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Elsevier launches SciVerse Applications beta

Tue, 11/16/2010 - 12:39pm
EurekAlert

Amsterdam, 16 November 2010 Elsevier (www.elsevier.com) , a world-leading publisher of scientific, technical and medical information products and services, today announced the launch of SciVerse Applications beta, a new module within the SciVerse platform that will empower the scientific community to develop and share customized solutions that advance the search and discovery process through its marketplace and developer network. Created by academic and commercial development partners, more than a dozen applications for improving researcher workflow and enhancing the value of existing content are now available to be integrated directly into the core SciVerse user experience.

"Recognizing the value to bring user-generated apps to the scientific landscape and responding to researcher need, the SciVerse Applications beta is another major step in our commitment to help usher in a new era in scientific search and discovery," explained Jay Katzen, Managing Director, Academic & Government Products, Elsevier. "The current applications only begin to illustrate the possibilities. We have many more in the pipeline from the community and expect 2011 to be an exciting year. As the wider scientific community becomes involved, the potential to drive innovation and accelerate science will become exponentially greater."

The launch includes the release of content APIs from SciVerse ScienceDirect, SciVerse Scopus and SciVerse Hub beta, as well as framework APIs allowing applications to be integrated directly into SciVerse. Applications can access data from hundreds of millions of articles, abstracts and other scientific information within SciVerse, and integrate into key parts of the SciVerse user interface such as search results pages and article and record views across all SciVerse products. The APIs as well as access to the tools and documentation necessary for developing applications are available via a developer section within the module.

"I am particularly impressed that the SciVerse platform supports ontology driven apps such as Ontology Driven Semantic Search (ODiSSea), enabling users to efficiently locate biomedical data resources," said Nigam H. Shah, MBBS, PhD, Assistant Professor of Medicine, Stanford University and an investigator with the National Center for Biomedical Ontology (NCBO) led by Dr. Mark Musen (http://bmir.stanford.edu/people/view.php/mark_a_musen/). "ODiSSea automatically detects biomedical concepts such as diseases, body parts, drug names, etc entered by a user on SciVerse Hub beta and retrieves corresponding clinical trials, drugbank records and experimental datasets from the NCBO Resource Index." The NCBO Resource Index (http://www.bioontology.org/resources-index), one of the largest repositories of computationally generated annotations on records from public data sources in biomedicine, was the winning entry in the Semantic Web Challenge (http://challenge.semanticweb.org/) at the recently concluded International Semantic Web Conference 2010 in Shanghai.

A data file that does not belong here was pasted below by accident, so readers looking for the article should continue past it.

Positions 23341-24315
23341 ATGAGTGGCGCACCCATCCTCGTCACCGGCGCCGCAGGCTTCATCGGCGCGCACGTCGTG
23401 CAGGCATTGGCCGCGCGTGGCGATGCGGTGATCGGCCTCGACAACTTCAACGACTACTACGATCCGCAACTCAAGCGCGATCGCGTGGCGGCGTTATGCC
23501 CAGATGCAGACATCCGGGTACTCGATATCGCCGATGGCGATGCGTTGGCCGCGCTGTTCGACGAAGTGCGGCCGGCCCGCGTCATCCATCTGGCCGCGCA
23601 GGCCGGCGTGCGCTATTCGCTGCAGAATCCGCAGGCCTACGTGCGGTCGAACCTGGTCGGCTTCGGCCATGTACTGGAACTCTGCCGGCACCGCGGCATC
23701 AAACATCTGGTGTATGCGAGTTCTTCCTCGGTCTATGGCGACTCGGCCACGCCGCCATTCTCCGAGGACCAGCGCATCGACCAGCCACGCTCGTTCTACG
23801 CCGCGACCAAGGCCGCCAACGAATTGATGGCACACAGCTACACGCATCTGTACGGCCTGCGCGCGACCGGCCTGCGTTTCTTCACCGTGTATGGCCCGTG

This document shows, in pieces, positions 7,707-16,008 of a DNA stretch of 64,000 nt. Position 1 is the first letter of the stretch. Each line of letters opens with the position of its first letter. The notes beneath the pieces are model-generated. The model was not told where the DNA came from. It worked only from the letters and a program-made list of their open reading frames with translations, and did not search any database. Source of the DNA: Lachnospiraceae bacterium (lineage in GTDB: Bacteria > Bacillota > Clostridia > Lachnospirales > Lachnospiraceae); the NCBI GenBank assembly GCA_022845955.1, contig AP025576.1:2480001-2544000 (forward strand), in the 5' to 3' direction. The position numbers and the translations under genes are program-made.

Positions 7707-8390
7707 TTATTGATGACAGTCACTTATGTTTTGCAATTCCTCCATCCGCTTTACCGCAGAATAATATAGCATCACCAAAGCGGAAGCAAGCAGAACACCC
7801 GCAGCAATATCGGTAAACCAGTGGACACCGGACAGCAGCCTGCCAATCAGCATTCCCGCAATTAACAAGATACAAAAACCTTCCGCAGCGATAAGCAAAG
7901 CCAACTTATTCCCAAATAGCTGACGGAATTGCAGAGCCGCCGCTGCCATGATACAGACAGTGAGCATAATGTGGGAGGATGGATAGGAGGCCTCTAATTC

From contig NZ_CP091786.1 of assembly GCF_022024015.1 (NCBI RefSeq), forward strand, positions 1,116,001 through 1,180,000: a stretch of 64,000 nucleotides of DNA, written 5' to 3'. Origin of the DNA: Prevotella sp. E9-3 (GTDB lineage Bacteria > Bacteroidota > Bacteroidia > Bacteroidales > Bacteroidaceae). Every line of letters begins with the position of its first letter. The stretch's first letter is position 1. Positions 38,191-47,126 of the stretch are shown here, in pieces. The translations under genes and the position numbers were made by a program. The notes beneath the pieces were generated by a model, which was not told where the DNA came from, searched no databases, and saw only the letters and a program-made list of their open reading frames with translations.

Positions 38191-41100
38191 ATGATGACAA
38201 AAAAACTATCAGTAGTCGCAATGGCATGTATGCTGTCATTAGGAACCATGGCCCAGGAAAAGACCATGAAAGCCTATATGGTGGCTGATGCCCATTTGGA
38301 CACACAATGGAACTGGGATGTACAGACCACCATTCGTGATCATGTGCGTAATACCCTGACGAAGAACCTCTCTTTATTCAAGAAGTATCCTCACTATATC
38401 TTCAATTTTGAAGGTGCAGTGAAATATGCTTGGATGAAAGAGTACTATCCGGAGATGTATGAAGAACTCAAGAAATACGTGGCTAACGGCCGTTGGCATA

SciVerse Applications beta features a gallery where apps developed can be displayed and shared. Users will be able to post feedback on individual applications offering valuable insight for enhancing apps as well as sparking ideas for new solutions. Developers will have an opportunity to reach the global scientific community, while also gaining recognition for their contribution to search and discovery.

The marketplace includes more than a dozen new search and discovery applications designed to offer a preliminary illustration of the capabilities of the new platform. Some of the applications available include:

  • eReader Formats: Converts articles for viewing on any eBook device
  • Table Download: Allows users to download data tables from an article into Excel, saving time and increasing efficiency
  • My Workflow Search: Enables users to find experimental workflows and connect with people doing similar experiments
  • ODiSSea: Semantically broaden a search utilizing medical and biology ontologies and retrieve relevant results from four commonly used data resources (e.g.,ClinicalTrials.gov, DrugBank, OMIM, Research Crossroads)
  • Quantifind: Allows users to discover a new way of searching, leveraging data rather than traditional keyword search to uncover emerging trends and correlations

As academic and commercial developers build and share new apps, SciVerse Applications beta will be populated with innovative and tailored solutions. To support the collaboration and ideation of the new applications, the new offering also includes a discussion forum for researchers and librarians who are registered SciVerse users to contribute application ideas as well as an opportunity for developers to connect with each other and commercial companies.

"Given the quality and scope of Elsevier content as well as its reach within the scientific community, we were excited to collaborate in creating a data analytics application for the SciVerse platform," said Ari Tuchman, CEO and co-founder of Quantifind Inc. "We developed an application that contextualizes and aggregates data from SciVerse to allow researchers to efficiently discover emerging trends and correlations and gain unexpected new insights."

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